Article written

  • on 27.05.2011
  • at 02:17 PM
  • by Jessy Troy

Eating Healthy Doesn’t Have to Cost a Fortune


Did you know one of the best ways to save money throughout your life is to eat well? Health care spending for obese adults is about 50% higher than for adults at a normal or slightly heavier than normal weight!

Unfortunately, when you head to the grocery store, it can seem like you can’t afford to eat healthy in order to maintain a healthy, cost-efficient weight.

It’s true that processed foods that lack nutrition are often a lot cheaper than unprocessed foods. However, anyone can eat well on a budget with the right outlook and techniques. Here are some ways you can eat healthy foods without spending a fortune on groceries:

1. Cook at home from scratch. Processed foods are cheap because they’re full of cheap, non-nutritional fillers and are made in a factory. Foods that aren’t full of those fillers – think healthy frozen meals, canned soups without the added sodium, etc. – can be good for you, but they’re some of the most expensive out there. Instead of resorting to healthy frozen meals because you feel you don’t have time to cook, start making cooking at home from scratch a bigger priority in your life.

One way to make this easier is to fix healthy meals ahead of time and freeze them. Things like turkey loaf (as opposed to regular meatloaf), shredded chicken, casseroles, and soups can be put into individual or family-sized containers and saved for later. Also, try out quick, healthy recipes like spaghetti with homemade sauce and chicken noodle soup. Once you’ve made them a few times, they’ll be super easy to throw together on a busy weeknight.

2. Steer clear of specialty health foods, unless you have a reason for eating them. If you’re really on a budget, you probably don’t want to shop at Whole Foods Market or try the latest health innovations. Even foods like soy milks and almond milk as opposed to regular skim milk can add to your grocery bill.

Unless you have a reason to eat specialty health foods, just be reasonable in your grocery shopping. Chances are likely that your grandparents lived healthy, full lives without the help of special foods. You can, too!

3. Load up on whole grains. Grains like brown rice and whole-wheat pasta are super cheap, especially if you can find them at a discount grocery store or buy them in bulk. They keep practically forever, and they make a versatile base for all sorts of meals. Learn to use different recipes that can be served over rice and pasta, and experiment with other types of grains, such as quinoa and oats.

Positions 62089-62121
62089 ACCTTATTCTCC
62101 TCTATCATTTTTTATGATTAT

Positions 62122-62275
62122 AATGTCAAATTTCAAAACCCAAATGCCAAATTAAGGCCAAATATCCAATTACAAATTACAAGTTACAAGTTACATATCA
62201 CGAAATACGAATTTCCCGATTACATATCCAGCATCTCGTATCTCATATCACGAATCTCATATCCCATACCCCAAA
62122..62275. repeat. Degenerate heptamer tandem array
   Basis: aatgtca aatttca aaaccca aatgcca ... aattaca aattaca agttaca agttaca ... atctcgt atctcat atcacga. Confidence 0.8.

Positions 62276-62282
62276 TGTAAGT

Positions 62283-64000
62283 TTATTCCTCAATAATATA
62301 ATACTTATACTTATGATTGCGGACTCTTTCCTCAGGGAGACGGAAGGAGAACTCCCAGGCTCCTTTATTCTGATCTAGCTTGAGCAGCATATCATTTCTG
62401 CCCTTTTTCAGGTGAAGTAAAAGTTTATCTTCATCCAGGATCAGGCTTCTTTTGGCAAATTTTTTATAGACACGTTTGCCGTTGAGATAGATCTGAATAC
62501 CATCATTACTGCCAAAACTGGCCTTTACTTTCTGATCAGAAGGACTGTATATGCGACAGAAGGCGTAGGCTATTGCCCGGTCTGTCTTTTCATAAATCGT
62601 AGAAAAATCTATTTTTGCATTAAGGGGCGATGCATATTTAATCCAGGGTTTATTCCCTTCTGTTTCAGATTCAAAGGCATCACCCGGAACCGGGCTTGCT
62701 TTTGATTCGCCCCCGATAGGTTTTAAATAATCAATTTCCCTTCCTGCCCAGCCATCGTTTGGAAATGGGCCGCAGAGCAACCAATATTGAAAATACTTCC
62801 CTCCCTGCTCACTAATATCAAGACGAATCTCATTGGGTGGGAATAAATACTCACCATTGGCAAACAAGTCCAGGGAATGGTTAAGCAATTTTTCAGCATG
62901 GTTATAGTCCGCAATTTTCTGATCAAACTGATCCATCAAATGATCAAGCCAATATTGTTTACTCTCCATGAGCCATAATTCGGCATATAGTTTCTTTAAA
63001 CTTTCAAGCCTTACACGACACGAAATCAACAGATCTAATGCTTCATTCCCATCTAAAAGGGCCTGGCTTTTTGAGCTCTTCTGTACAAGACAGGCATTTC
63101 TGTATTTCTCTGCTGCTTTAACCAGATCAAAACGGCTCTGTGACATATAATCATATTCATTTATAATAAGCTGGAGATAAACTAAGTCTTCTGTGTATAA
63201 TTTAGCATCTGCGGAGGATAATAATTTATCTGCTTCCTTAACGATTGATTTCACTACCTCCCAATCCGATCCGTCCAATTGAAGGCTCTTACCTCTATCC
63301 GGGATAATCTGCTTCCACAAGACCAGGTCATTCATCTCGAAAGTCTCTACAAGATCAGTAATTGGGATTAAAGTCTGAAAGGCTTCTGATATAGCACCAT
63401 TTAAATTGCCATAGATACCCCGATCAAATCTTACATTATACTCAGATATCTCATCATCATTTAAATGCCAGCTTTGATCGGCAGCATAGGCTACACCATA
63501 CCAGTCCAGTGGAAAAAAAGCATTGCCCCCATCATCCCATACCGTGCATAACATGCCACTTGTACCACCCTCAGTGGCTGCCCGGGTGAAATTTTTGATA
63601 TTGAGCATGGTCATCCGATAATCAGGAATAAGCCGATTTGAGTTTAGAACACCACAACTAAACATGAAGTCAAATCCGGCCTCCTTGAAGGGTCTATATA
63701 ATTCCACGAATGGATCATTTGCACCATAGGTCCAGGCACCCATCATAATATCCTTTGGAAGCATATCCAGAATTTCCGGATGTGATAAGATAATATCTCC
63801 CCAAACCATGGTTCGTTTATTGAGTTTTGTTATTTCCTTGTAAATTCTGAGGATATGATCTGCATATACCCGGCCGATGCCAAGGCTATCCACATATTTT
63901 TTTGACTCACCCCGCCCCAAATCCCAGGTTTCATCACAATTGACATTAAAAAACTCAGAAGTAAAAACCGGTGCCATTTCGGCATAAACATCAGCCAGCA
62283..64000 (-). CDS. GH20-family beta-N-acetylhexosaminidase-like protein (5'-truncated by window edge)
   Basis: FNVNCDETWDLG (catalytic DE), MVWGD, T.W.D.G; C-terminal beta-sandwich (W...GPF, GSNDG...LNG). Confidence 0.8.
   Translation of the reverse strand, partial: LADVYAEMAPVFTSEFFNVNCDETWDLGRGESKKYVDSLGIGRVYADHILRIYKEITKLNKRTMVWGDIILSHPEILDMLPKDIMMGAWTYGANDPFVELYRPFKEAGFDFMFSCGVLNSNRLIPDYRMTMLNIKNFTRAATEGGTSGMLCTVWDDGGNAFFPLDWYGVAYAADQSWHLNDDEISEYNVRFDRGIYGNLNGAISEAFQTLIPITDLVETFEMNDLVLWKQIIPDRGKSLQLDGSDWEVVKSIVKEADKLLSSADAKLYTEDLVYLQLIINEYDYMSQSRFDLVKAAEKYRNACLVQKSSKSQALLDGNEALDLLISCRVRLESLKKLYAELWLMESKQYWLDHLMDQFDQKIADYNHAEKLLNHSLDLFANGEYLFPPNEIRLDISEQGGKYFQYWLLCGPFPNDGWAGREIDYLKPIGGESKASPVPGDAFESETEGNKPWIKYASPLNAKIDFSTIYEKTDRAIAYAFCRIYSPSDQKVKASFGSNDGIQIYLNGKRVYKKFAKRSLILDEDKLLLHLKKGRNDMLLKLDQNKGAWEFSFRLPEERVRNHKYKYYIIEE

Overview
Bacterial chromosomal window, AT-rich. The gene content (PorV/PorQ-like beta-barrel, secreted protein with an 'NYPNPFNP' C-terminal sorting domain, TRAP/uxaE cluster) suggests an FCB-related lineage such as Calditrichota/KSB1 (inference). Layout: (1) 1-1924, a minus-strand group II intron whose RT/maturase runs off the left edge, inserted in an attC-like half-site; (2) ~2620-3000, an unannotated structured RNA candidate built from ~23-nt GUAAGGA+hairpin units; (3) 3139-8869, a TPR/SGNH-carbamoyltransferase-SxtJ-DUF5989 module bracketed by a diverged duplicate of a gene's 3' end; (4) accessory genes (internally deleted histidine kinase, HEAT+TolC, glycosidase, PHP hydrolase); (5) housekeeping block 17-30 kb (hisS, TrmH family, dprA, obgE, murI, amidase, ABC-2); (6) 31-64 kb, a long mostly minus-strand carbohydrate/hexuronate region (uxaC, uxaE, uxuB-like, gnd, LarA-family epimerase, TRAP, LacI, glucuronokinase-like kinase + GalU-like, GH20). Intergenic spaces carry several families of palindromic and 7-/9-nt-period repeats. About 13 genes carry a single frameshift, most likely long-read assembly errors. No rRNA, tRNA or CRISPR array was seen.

While your entire diet shouldn’t be based on grains, it’s a good idea to include them with every meal. They’re filling, low in fat, and deliciously affordable!

4. Buy meat when it’s on sale. One of the best ways to save on your entire healthy grocery bill is to save on the meat. This is what makes up the bulk of the cost of most meals, after all. Meat is very resource-intensive, so it’s no surprise that it costs so much more than other types of food!

Cutting back on meat is a good idea for many people health-wise, but it can also be a good way to save. If you’re already comfortable with your level of meat consumption, then you can save by buying it in bulk when it’s on sale. The goal here is to try to buy meat for under $2 a pound. How possible this is will depend largely on where you’re from and where you’re shopping!

If you do find a great deal on meat, though, you can pick up enough for a few meals. Freeze it either unprepared or prepared in a basic way. For instance, you can boil and shred chicken before freezing it, and it’ll be versatile enough for tons of recipes. Another option is to brown beef with onions and garlic and freeze it. You can use it in all sorts of quick recipes.

The great part about preparing beef this way, too, is that you can get the cheaper, higher-fat ground beef. Just drain it really well after you cook it, and you’ll get rid of most of the excess fat!

5. Buy fruits and vegetables in season, and be choosy about your organics. This is really two tips rolled into one!

Buying your produce in season is cheaper and healthier. More and more studies are showing that the nutrients in fresh foods break down so quickly that the closer you are to the produce’s source, the more nutritious your food will be. Plus, when you’re buying seasonal, local produce, you aren’t paying extra for shipping costs, so you get healthier food on the cheap.

While many diet books recommend you only ever eat organics, this just isn’t possible for some people. Do some research to see which non-organic produce absorbs the most pesticides, and try to buy those things in organic. Don’t go overboard, though. Produce like oranges and bananas, for instance, don’t take in lots of pesticides because of their thick skins that we peel of before we eat them!

Abigail Hall blogs for the family credit card comparison website,  Visit CreditDonkey to compare grocery credit cards to save money while eating healthy.

cc licensed flickr photo shared by HoskingIndustries

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